Once you have the files created, open up the .netextender file with a text editor. You may have to show hidden files in Finder first. Under [profiles], you should see a line with your organization's information and your username and password, delimited by a | symbol (vertical slash). Replace both the username and password information with a single space. There may be a second line with a hashed password—go ahead and delete that line entirely. It should look something like:

[profiles]
blahblahblahconnectioninformation| | |blahblahmoreinformation
It's important to keep the spaces in place of the username and password. Otherwise, this file won't work.

In that same file, under [trustedcerts], you'll see a line for your organization's certificate. Make a note of that line (or copy it to your clipboard or another text file for future reference).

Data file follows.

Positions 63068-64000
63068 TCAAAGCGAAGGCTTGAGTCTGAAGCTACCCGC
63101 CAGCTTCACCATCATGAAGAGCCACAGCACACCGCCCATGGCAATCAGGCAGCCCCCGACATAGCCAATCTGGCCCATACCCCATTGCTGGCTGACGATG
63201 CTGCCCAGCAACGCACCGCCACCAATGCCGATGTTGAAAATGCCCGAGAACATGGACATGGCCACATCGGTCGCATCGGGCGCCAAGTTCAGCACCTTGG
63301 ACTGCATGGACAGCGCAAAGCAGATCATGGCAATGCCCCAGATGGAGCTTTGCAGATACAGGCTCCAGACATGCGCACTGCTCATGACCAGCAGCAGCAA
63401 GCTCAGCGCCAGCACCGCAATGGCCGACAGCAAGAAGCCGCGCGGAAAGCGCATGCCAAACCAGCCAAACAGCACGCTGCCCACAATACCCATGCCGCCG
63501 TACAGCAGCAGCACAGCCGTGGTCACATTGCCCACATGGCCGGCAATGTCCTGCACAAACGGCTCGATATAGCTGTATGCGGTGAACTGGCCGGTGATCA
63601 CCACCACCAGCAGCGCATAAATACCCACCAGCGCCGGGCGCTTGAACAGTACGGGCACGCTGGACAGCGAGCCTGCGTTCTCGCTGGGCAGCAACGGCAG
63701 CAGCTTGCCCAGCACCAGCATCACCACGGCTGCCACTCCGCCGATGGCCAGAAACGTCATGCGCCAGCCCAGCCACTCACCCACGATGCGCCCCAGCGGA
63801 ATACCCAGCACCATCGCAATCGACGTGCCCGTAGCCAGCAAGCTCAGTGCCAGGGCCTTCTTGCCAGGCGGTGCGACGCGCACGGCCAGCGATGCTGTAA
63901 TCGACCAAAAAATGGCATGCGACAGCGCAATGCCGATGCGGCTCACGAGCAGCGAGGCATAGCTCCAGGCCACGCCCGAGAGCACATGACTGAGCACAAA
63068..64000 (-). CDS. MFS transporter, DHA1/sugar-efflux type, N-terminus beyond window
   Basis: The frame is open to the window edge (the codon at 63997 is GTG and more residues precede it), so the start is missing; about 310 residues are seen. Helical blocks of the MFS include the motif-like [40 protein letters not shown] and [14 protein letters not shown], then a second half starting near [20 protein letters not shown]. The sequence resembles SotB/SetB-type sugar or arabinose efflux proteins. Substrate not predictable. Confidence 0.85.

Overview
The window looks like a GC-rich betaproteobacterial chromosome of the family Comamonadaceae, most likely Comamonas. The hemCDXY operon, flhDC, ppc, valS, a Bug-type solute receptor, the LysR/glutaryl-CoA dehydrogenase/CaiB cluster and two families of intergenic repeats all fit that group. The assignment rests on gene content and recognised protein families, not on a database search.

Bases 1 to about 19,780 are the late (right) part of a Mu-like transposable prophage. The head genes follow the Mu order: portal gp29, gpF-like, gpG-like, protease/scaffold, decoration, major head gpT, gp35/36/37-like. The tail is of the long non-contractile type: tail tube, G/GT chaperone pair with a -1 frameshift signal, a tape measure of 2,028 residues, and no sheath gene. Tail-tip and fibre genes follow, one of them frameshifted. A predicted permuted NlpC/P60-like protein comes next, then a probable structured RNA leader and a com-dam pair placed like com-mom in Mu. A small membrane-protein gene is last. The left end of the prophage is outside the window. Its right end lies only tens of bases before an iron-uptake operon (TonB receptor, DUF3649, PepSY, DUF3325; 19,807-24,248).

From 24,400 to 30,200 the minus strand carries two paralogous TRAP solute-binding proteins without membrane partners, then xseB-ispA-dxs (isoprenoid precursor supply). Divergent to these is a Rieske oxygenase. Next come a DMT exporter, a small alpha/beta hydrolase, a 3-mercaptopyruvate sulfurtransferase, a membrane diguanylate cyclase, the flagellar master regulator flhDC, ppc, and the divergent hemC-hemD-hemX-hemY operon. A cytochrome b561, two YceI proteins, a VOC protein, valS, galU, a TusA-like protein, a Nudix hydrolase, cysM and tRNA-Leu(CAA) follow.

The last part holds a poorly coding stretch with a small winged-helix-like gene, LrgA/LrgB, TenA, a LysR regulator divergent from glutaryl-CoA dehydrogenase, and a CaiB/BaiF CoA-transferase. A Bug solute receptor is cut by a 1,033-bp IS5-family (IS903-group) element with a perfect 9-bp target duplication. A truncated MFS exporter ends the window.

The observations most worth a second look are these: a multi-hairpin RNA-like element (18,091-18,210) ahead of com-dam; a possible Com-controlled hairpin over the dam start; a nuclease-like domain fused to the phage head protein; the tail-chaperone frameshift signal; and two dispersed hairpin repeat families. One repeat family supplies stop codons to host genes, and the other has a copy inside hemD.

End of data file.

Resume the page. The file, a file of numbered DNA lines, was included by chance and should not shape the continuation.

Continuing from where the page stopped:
Also go into /Users/username/.netExtenderCerts/PUB_CERT to find your ca-bundle.crt file. You'll need this later.

Create a package (if you're a novice at it like I am, you can use Packages to create the .pkg file using a graphical user interface). For the payload, you want to put .netextender (for visibility's sake, I renamed mine to be netextender and then used the script to put the dot back in front of the name... you can keep it with the dot in front, as long as you modify the script accordingly) and ca-bundle.crt in /Users/Shared, at least the way this script is written. You can modify the script and put the payload elsewhere.